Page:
Month: August 2018
Sir Marcus Laurence Elwin “Mark” Oliphant AC KBE FRS FAA FTSE (8 October 1901 – 14 July 2000) was an Australian physicist and humanitarian who played an important role in the first experimental demonstration of nuclear fusion and also the development of nuclear weapons.
Born and raised in Adelaide, South Australia, Oliphant graduated from the University of Adelaide in 1922. He was awarded an 1851 Exhibition Scholarship in 1927 on the strength of the research he had done on mercury, and went to England, where he studied under Sir Ernest Rutherford at the University of Cambridge’s Cavendish Laboratory. There, he used a particle accelerator to fire heavy hydrogen nuclei (deuterons) at various targets. He discovered the nuclei of helium-3 (helions) and tritium (tritons). He also discovered that when they reacted with each other, the particles that were released had far more energy than they started with. Energy had been liberated from inside the nucleus, and he realised that this was a result of nuclear fusion.
Oliphant left the Cavendish Laboratory in 1937 to become the Poynting Professor of Physics at the University of Birmingham. He attempted to build a 60-inch (150 cm) cyclotron at the university, but its completion was postponed by the outbreak of the Second World War in Europe in 1939. He became involved with the development of radar, heading a group at the University of Birmingham that included John Randall and Harry Boot. They created a radical new design, the cavity magnetron, that made microwave radar possible. Oliphant also formed part of the MAUD Committee, which reported in July 1941, that an atomic bomb was not only feasible, but might be produced as early as 1943. Oliphant was instrumental in spreading the word of this finding in the United States, thereby starting what became the Manhattan Project. Later in the war, he worked on it with his friend Ernest Lawrence at the Radiation Laboratory in Berkeley, California, developing electromagnetic isotope separation.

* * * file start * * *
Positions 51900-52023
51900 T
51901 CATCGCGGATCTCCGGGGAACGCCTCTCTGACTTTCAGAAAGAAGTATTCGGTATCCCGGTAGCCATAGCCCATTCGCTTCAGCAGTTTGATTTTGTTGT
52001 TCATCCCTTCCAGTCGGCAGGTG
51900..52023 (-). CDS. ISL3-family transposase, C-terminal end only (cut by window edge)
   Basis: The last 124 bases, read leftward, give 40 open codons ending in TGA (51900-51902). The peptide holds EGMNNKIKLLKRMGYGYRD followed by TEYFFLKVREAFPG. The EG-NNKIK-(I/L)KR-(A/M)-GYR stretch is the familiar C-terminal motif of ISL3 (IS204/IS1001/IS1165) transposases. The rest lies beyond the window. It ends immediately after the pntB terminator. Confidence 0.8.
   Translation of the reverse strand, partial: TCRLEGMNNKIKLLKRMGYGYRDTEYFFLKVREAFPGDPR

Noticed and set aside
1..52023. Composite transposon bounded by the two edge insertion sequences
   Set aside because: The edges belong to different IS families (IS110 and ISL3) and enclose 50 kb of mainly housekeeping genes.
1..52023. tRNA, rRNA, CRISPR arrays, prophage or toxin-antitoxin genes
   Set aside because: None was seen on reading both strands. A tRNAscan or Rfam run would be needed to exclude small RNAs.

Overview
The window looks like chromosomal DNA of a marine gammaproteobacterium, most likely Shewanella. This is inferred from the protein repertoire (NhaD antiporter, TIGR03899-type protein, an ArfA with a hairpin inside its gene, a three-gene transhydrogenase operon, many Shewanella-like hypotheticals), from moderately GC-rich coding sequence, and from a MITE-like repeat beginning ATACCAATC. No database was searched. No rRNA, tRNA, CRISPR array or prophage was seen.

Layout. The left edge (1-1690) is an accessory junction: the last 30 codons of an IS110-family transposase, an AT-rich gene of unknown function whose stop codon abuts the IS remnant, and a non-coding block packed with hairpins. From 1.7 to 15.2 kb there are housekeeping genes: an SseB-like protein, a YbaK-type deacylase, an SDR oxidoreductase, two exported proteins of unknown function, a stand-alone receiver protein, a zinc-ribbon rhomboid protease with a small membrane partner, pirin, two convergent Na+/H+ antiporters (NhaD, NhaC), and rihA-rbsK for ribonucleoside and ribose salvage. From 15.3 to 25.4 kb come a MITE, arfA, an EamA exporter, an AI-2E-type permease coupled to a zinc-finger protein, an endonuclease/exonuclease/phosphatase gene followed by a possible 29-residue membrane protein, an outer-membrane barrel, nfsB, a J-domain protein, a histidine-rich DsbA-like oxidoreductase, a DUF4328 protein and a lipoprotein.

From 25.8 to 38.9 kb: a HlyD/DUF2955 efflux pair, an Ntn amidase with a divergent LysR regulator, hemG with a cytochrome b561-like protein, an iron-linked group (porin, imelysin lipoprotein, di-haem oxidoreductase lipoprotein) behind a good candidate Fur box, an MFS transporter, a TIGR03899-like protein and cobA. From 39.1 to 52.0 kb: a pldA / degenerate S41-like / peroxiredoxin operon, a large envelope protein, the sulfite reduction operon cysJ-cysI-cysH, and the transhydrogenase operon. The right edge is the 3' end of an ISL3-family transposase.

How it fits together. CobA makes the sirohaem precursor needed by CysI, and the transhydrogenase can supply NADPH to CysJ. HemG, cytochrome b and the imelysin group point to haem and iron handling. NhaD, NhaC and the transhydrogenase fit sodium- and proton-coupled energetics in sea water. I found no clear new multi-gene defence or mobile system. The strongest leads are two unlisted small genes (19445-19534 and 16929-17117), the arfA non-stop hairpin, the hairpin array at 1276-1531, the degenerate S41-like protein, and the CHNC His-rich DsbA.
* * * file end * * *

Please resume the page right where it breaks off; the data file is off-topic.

After the war, Oliphant returned to Australia as the first Director of the Research School of Physical Sciences and Engineering at the new Australian National University (ANU), where he initiated the design and construction of the world’s largest (500 megajoule) homopolar generator. He retired in 1967, but was appointed Governor of South Australia on the advice of Premier, Don Dunstan. He assisted in the founding of the Australian Democrats political party, and he was the chairman of the meeting in Melbourne in 1977 at which the party was launched. Late in life he watched his wife, Rosa, suffer before her death in 1987, and he became an advocate for voluntary euthanasia. He died in Canberra in 2000.
The Frisch–Peierls memorandum was the first technical exposition of a practical nuclear weapon. It was written by expatriate German physicists Otto Frisch and Rudolf Peierls in March 1940 while they were both working for Mark Oliphant at the University of Birmingham in Britain during World War II.
The memorandum contained the first calculations about the size of the critical mass of fissile material needed for an atomic bomb. It revealed for the first time that the amount required might be small enough to incorporate into a bomb that could be delivered by air. It also anticipated the strategic and moral implications of nuclear weapons.